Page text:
• Traceability - Were all the samples taken by the same person using the same lens and under identical circumstances?
    • If so; why does the white-level vary between samples?

    With any high stakes bet, it behoves the gambler to ensure that the game isn't rigged!
     
    Last edited: Sep 24, 2020
  9. The discussion was resolution. I can improve acutance by sharpening in post. And who cares where the test comes from? You seem to have this issue in an attempt to divert from the results. I presume when the COVID vaccine comes out, you will do your own tests because citing others makes it false. The film won. It surpassed 12mp. It is better than 6mp. Discussion over.
     
  10. Like any antique, such as this film v digital debate, provenance is everything.

    I'll take your response to mean 'Yes, I've just regurgitated some 2nd hand images that prove nothing."

    That's in contravention of forum rules too.

    Those scale numbers, as I've discovered, mean x100 divisions of image height. So without knowing the format size, they're meaningless as an absolute comparison. And which image 'height'? Short side of frame, or long side?

    The Velvia shot could have come from a medium format shot for all we know. Giving it a pathetic lppmm figure of only 25.
    A typical non-sequiter and ad-hominem argument, made by someone who has no sensible response.
     
    Last edited: Sep 26, 2020
  11. The statement was made that 6mp equals a 35mm Velvia frame. I proved that to be incorrect. Thus, the discussion is indeed over....and welcome to my ignore list.
     
  12. Well maybe not quite over... I'd like to point out that you gave the digital cameras every benefit. If the sensor is in the "normal" orientation its highest resolution is in the vertical or horizontal direction. But diagonally the pixels are farther apart (you expect only about 70% of the resolving power for diagonal lines). Whereas Velvia should stay the same in any direction.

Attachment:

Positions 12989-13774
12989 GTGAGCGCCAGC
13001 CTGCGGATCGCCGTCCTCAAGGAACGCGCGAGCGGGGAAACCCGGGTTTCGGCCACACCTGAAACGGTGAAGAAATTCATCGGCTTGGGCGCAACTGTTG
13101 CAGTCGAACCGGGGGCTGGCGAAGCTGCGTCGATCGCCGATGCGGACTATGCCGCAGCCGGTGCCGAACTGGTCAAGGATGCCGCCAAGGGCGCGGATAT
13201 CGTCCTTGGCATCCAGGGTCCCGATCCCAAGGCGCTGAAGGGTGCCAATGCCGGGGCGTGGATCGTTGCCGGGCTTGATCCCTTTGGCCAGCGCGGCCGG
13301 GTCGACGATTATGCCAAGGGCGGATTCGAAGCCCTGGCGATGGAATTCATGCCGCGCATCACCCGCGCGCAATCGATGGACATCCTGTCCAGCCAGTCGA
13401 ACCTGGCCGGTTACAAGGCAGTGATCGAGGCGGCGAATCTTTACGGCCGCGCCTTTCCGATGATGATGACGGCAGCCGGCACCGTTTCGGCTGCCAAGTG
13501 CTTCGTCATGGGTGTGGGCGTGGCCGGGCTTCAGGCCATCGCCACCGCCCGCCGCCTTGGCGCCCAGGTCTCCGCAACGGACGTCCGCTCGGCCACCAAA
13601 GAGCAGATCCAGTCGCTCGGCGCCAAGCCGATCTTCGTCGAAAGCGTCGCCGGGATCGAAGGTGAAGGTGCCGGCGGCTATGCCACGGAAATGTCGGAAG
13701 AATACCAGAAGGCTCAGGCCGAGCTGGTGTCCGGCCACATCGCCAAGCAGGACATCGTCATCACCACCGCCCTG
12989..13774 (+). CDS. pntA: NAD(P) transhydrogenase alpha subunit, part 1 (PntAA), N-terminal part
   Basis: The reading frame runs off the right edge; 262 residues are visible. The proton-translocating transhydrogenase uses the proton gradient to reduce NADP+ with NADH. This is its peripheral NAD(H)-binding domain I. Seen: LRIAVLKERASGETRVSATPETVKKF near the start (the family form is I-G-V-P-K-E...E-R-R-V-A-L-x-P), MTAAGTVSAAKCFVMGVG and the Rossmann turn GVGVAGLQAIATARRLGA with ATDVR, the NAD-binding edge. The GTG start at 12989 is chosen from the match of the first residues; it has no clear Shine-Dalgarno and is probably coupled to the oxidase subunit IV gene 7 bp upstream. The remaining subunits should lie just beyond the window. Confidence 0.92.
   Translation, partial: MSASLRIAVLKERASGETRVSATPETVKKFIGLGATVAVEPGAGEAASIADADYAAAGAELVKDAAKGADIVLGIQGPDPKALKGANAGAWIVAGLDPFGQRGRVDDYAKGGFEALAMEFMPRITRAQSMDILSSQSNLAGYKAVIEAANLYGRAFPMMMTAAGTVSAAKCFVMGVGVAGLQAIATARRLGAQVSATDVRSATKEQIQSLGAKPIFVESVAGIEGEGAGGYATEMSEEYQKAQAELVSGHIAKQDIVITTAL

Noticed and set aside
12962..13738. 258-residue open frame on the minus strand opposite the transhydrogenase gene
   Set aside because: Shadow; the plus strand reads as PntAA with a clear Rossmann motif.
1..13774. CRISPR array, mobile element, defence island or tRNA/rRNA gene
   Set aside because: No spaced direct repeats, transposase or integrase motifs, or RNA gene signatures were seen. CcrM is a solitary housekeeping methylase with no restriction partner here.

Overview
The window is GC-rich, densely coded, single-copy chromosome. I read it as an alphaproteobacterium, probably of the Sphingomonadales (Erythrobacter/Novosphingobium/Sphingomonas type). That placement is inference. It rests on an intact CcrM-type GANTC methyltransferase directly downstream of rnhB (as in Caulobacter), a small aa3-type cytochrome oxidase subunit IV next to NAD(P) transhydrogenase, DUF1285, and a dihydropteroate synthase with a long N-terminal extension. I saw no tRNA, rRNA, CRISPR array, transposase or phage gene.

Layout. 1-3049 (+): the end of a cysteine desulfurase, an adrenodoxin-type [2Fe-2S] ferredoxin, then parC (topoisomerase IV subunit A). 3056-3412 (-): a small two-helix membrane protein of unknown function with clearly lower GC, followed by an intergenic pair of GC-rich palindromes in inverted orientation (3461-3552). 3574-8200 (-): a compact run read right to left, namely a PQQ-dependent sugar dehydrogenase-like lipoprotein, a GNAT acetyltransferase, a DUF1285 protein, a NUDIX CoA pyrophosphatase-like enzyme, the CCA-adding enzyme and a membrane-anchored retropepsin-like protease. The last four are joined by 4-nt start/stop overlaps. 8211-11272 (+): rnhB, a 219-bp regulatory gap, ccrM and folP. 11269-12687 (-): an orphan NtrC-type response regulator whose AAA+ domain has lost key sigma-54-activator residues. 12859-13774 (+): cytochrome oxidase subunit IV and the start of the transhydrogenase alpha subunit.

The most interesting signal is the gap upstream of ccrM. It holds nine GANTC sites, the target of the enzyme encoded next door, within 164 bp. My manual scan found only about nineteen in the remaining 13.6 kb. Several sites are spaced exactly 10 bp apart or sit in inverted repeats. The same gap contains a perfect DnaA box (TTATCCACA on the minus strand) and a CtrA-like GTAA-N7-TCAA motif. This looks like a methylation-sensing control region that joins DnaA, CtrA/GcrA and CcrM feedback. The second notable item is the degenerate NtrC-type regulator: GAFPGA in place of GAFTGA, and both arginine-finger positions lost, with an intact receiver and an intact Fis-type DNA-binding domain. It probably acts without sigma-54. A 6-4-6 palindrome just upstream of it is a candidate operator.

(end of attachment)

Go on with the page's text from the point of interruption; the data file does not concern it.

And the second advantage is that you compared black/white (vs color). Likely your digital cameras uses Bayer filter arrays on the sensor. Such a camera has much lower resolving power on "pure" red and blue colors. So by using a test target with b&w only, you let the digital cameras put their best foot forward.
     
  13. Bill, we don't even know which cameras were used.
    I'm guessing that they were, probably, both older DX/APS models, and with an Anti-aliasing filter over the sensor. This AA filter will knock the possible resolution back by about 20%.

    The devil is in the detail, which is why I was pushing Dave for more of it.

    Mr Luttman, unfortunately, is in the habit of posting other people's example images without acknowledgement, and with little idea of the methodologies used by those 3rd parties. This is extremely bad practise that would immediately disqualify his 'evidence' from any scientific study.

    Gathering images from here, there and anywhere on the internet proves absolutely nothing.

    So, no. Dave has definitely not proven anything - except that he seems unwilling to do his own testing or to engage in a sensible discourse.
     
  14. In lieu of procedural and measurement standards, test results like these are only for comparison purposes. Moreover, we must know what is being compared. If we have three examples made with unspecified methods, and characteristics which are inconsistent with the purported results, comparison is impossible.

    Informal comparisons can be informative, and constitute a significant part of these forums. But we must know that only one parameter is being compared. Everything else must be as consistent as reasonably possible. Save the Latin Square experiments (multi-variable) for the laboratory.